DEFINITION of 'Self-Help'
A self-help alert is a notification, issued by a trading exchange such as the NYSE or NASDAQ, that a glitch has occurred on one of the exchanges and that the exchange should be temporarily bypassed to permit the regular flow of orders.
A self-help order, for example, could be issued by the NASDAQ if the NYSE had experienced a problem and needed to halt trading on any or all of its stocks. The alert would be canceled when the NYSE resolved its problems.
BREAKING DOWN 'Self-Help'
A variety of issues may lead to a self-help alert being issued. Most commonly, these alerts center on technical issues that prevent a trading exchange from operating correctly. The self-help alerts allow other trading entities to bypass the system that has been identified in the alert, and ensures that general trading can continue while the issues affecting the exchange are being resolved.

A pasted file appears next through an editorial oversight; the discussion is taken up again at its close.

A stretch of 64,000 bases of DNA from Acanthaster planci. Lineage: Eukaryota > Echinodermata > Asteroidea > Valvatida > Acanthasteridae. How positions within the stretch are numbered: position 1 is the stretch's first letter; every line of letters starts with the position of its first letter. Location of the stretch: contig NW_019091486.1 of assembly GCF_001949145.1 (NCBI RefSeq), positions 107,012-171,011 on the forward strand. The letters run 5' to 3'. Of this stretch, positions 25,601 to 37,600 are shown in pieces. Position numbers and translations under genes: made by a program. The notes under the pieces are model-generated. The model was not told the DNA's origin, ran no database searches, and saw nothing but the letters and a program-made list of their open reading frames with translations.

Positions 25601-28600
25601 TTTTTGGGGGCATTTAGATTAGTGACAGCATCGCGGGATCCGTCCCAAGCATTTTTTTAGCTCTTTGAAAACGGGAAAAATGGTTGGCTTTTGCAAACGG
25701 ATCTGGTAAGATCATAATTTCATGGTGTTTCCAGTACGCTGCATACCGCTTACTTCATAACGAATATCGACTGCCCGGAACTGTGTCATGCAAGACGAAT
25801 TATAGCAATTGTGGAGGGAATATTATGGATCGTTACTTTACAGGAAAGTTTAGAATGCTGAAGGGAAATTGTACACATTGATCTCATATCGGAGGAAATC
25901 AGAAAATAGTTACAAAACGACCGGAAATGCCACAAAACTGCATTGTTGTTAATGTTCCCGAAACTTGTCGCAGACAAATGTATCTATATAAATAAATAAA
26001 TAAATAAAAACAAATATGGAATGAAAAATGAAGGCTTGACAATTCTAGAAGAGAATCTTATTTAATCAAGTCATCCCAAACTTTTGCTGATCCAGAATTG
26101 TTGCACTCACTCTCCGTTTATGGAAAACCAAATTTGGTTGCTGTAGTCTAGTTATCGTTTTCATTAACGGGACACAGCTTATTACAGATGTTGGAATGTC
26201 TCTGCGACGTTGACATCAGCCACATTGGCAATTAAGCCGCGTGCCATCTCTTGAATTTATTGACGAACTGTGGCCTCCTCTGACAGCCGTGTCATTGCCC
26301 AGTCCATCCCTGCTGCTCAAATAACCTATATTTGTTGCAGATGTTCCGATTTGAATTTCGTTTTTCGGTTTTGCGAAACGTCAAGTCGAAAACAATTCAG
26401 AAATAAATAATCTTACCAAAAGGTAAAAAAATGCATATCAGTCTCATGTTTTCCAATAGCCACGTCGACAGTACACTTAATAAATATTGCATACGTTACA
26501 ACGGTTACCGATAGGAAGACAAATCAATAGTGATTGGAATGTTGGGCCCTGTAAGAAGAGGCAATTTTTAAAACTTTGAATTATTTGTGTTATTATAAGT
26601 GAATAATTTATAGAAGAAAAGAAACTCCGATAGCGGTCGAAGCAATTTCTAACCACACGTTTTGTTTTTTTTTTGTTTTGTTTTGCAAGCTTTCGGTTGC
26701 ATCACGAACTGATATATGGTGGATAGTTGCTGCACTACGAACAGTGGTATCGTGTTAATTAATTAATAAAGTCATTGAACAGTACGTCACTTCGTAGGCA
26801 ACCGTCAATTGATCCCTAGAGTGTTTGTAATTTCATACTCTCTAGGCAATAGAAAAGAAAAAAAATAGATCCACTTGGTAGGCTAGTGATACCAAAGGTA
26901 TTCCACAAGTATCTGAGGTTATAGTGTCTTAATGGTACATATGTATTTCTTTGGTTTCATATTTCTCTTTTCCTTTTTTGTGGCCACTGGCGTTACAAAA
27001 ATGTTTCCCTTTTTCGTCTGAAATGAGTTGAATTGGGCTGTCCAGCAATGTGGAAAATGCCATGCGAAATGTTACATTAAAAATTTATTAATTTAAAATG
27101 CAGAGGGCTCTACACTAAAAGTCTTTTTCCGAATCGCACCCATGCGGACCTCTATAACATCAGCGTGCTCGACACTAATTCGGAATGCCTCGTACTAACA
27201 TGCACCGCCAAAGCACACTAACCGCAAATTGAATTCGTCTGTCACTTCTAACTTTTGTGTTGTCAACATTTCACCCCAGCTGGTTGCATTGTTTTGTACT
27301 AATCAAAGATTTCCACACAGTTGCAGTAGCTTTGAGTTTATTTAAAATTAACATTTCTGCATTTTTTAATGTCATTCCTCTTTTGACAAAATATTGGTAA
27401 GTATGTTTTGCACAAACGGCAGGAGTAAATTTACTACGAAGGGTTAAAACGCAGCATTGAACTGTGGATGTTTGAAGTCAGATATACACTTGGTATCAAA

Example of the Self-Help Alert Process
Should Trading Exchange X experience an issue that prevents transactions from being properly completed, Trading Exchange Y can institute a self-help alert. As part of the process, Trading Exchange Y can now elect to use the self-help exception. The self-help exception allows them, and any other impacted entity, to continue operating by bypassing the known issue. This means that any other entity affected by the issue does not have to invoke its own self-help alert. Instead, the original alert issued from Trading Exchange Y applies to all other entities of the same nature. This allows the exception option to be available to any other impacted trading exchange. This workaround remains in place until Trading Exchange X is able to restore normal function, at which point the alert will be canceled and trading can continue as normal.
Self-Help Alerts and Automated Trading
Automated trading is a computerized system that conducts trades through the use of its software. It allows trading without the need for a person, such as a broker, to initiate and complete the transaction, also known as an order. Due to the nature of the automation, all automated trading entities should have standard policies and procedures in place to manage the impact of a declared self-help alert. Often, a self-help alert necessitates intervention by an appropriate person or employee of the automated trading service. As alerts can change quickly, they must be monitored in real-time so that any software algorithms can be adjusted to allow trading to continue.